Tax Delinquency Double Standard: Dems Pull Tax Enforcement Bill Rather than Vote on Accountability Provisions for Federal Employees

Published: Mar 4, 2010

WASHINGTON D.C. – Democrats on the House Oversight and Government Reform Committee today made clear to the American people that they’re prepared to create real accountability for those who do business with the Federal Government and are delinquent in paying their taxes – unless those delinquents happen to be Federal employees.

Bipartisan legislation, H.R. 572 the “Contracting and Tax Accountability Act of 2009,” was debated and pulled after Democrats rejected a compromise offered by Chairman Edolphus Towns  (D-NY) to an amendment offered by Rep. Jason Chaffetz (R-UT) that created a process for firing Federal employees who are seriously delinquent in the payment of their taxes.

“There was a bipartisan effort and compromise reached with Chairman Towns to create new consequences for both Federal contractors and Federal employees who are seriously delinquent in paying their taxes to the IRS,” said Ranking Member Darrell Issa.  “I am thoroughly disappointed that Democrats rejected the Chairman’s compromise and stubbornly refused to work with him on an effort to hold Federal employees to the same standard as the private sector. There needs to be consequences for both contractors and federal employees who fail to pay their taxes.”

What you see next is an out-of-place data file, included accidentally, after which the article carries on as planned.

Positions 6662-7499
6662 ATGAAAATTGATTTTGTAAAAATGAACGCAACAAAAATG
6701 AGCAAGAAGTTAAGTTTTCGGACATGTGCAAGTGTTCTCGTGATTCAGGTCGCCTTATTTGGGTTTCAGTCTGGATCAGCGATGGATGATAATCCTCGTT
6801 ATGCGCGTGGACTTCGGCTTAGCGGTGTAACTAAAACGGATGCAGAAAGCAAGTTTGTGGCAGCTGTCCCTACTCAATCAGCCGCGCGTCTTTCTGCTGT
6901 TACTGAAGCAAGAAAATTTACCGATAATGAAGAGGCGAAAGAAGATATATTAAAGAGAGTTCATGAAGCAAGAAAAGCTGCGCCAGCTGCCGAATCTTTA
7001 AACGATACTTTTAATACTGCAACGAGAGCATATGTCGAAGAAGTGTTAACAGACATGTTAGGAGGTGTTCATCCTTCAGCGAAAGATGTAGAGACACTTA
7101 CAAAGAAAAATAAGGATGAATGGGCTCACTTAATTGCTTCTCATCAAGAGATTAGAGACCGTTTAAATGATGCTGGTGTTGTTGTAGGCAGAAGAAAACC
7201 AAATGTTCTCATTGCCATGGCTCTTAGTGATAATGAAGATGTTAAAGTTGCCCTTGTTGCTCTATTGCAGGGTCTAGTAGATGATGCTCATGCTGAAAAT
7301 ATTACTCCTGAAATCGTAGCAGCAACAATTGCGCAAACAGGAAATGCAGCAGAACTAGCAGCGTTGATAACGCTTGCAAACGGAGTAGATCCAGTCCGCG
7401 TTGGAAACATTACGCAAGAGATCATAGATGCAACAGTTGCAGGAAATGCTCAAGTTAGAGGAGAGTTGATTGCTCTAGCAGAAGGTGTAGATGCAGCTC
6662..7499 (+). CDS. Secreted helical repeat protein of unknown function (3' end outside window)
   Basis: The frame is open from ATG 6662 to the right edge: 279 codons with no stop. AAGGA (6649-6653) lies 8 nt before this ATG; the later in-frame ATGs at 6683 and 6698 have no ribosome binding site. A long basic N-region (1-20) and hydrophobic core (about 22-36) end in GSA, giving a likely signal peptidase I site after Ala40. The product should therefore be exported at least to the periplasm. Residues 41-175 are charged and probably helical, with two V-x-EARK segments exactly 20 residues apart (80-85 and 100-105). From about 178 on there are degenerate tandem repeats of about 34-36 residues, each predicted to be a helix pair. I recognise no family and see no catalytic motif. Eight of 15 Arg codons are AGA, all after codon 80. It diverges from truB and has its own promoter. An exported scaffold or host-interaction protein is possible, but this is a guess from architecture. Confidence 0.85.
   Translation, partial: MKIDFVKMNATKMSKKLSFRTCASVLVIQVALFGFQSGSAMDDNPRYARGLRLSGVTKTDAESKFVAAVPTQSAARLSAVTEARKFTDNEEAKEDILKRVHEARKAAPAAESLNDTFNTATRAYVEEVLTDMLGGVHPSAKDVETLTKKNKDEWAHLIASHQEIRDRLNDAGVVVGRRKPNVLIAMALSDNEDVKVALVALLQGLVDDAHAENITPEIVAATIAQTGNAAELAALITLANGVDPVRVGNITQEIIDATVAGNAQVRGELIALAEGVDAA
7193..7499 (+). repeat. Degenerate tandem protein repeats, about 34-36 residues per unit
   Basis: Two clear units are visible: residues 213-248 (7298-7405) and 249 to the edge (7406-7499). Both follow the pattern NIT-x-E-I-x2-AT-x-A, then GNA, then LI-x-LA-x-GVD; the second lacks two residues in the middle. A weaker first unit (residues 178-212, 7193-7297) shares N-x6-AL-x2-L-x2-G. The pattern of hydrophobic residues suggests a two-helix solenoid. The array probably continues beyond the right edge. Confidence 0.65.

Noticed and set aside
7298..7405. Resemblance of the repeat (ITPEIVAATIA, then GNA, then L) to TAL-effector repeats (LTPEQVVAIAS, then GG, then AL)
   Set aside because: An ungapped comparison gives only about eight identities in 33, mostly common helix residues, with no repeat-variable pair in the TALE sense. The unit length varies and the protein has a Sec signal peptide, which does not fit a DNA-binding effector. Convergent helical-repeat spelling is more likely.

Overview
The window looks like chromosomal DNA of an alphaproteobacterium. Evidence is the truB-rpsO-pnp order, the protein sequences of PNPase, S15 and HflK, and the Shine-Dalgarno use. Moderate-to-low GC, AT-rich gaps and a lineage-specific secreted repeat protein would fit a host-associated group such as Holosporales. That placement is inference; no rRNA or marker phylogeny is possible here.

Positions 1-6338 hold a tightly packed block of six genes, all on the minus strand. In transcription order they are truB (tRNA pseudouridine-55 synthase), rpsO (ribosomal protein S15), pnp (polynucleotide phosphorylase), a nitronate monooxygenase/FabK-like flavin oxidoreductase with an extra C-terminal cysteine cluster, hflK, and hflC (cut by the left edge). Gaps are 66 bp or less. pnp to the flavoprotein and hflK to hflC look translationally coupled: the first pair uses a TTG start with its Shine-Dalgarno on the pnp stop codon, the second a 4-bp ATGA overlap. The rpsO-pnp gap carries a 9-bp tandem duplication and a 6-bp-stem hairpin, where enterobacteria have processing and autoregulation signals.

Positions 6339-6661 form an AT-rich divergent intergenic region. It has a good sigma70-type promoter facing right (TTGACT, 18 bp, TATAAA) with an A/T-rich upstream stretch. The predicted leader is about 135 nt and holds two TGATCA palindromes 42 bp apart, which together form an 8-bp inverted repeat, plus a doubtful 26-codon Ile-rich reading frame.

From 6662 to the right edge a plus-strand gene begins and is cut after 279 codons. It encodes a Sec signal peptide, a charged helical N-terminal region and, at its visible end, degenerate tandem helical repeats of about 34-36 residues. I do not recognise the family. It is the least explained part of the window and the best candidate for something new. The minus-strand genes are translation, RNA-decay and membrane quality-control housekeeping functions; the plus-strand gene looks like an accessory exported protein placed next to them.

“Chairman Towns’ compromise proposal on my amendment was a sensible approach, and it’s puzzling that members on the other side didn’t agree,” said Rep. Chaffetz. “The IRS already has a similar policy in place and they have demonstrated that it works. The delinquency rate for the Department of Treasury, which includes the IRS, is less than 1% compared to 3.4% for the rest of the federal government. Federal employees have an obvious obligation to pay their federal income taxes. If they don’t pay their taxes, they should be fired.”

Click here to watch the debate on the Chaffetz and Towns amendments to H.R. 572.

The debate on H.R. 572 begins at the 22 minute mark here.